The Board of Education in the District undoubtedly has faced for many years acute problems in housing. The affidavits relating to the last twenty years clearly reflect them. A rapidly growing and rapidly shifting population must create such problems. It must be obvious that new buildings will be better than old ones, and so each neighborhood which gets a new building will suddenly have better school facilities than the older sections. It must also be obvious that all needs in a city growing and changing like Washington cannot be met at one time and that a school building program takes time. The problem pictured by these pleadings is one of meeting temporarily exigencies scheduled for a permanent solution which takes time.
The affidavits refer to the appropriations act for 1948. That act as it passed the Congress29 carried $3,219,230 in appropriations for construction of schools during that year and $450,000 for the purchase of school sites, all for specific projects by name. There is no claim that these or any other appropriations discriminate as between any groups of pupils, either in quality or quantity of buildings or equipment or in precedence in meeting needs. Examination of that act shows that in respect to schools assigned for use by colored pupils it provided for the following: replace an existing senior high (Armstrong) at an authorized cost of $2,505,000; build a new senior high (Spingarn) at an authorized cost of $2,505,000; build a new gymnasium and stadium at Dunbar senior high; build two new junior high schools (Miller at $1,808,000 and a replacement for Shaw at the same amount); build an addition of eighteen rooms and a cafeteria at Randall Junior High; build four new elementary schools (a twenty-four room replacement of Walker and Jones, a new twenty-four room school called the Nalle, a sixteen room replacement for Morse and Twining, and a twenty-four room replacement of Birney); build additions to five elementary schools (eight rooms at Logan, temporary eight rooms at Crummell, eight at Payne, eight at Young, and eight at Syphax). In part, these projects, reflected in this act, were continuations of construction already begun and in part were the launchings of new buildings.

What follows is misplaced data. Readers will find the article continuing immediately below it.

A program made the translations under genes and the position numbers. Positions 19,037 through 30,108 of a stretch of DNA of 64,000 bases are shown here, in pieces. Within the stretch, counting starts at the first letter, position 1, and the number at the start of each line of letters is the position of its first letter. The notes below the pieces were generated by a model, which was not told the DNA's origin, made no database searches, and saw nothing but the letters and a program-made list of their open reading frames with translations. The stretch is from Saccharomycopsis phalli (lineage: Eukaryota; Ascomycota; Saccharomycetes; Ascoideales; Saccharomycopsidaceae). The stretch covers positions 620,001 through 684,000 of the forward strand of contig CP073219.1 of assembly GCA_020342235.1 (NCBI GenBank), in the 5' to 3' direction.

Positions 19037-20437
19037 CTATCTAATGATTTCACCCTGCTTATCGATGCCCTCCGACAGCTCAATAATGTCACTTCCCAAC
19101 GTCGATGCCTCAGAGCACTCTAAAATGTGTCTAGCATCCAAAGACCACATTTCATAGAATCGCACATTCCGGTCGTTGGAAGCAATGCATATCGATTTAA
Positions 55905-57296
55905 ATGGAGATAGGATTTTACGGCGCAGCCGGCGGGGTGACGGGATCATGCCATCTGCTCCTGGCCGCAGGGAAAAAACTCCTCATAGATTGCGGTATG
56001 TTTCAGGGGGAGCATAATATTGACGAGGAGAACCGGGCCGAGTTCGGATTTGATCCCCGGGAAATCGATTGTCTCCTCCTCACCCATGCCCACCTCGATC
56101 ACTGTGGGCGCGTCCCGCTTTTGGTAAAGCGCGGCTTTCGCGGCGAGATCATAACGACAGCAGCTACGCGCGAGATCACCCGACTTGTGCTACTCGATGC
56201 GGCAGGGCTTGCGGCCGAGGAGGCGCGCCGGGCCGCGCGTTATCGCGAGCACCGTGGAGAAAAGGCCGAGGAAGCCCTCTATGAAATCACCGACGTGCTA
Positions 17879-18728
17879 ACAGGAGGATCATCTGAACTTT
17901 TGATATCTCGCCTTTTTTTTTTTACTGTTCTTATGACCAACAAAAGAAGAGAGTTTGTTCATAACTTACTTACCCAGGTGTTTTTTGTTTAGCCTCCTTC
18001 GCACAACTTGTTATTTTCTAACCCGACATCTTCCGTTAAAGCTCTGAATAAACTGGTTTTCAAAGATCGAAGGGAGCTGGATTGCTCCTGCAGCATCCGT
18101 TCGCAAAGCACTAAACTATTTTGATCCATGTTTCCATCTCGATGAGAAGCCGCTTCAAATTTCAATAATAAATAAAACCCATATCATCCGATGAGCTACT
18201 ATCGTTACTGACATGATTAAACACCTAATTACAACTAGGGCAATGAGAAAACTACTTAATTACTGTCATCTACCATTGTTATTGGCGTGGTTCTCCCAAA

It is well known that Congress appropriates for only one year at a time and also that except for extreme emergency Congress does not permit the District Government to borrow funds. The school bond, so well known elsewhere in the country, is not authorized in the District. School construction on a pay-as-you-go basis involves temporary disadvantages. Certainly, in so far as the permanent building program revealed by this record is concerned, there is no evidence of an unequal program of facilities.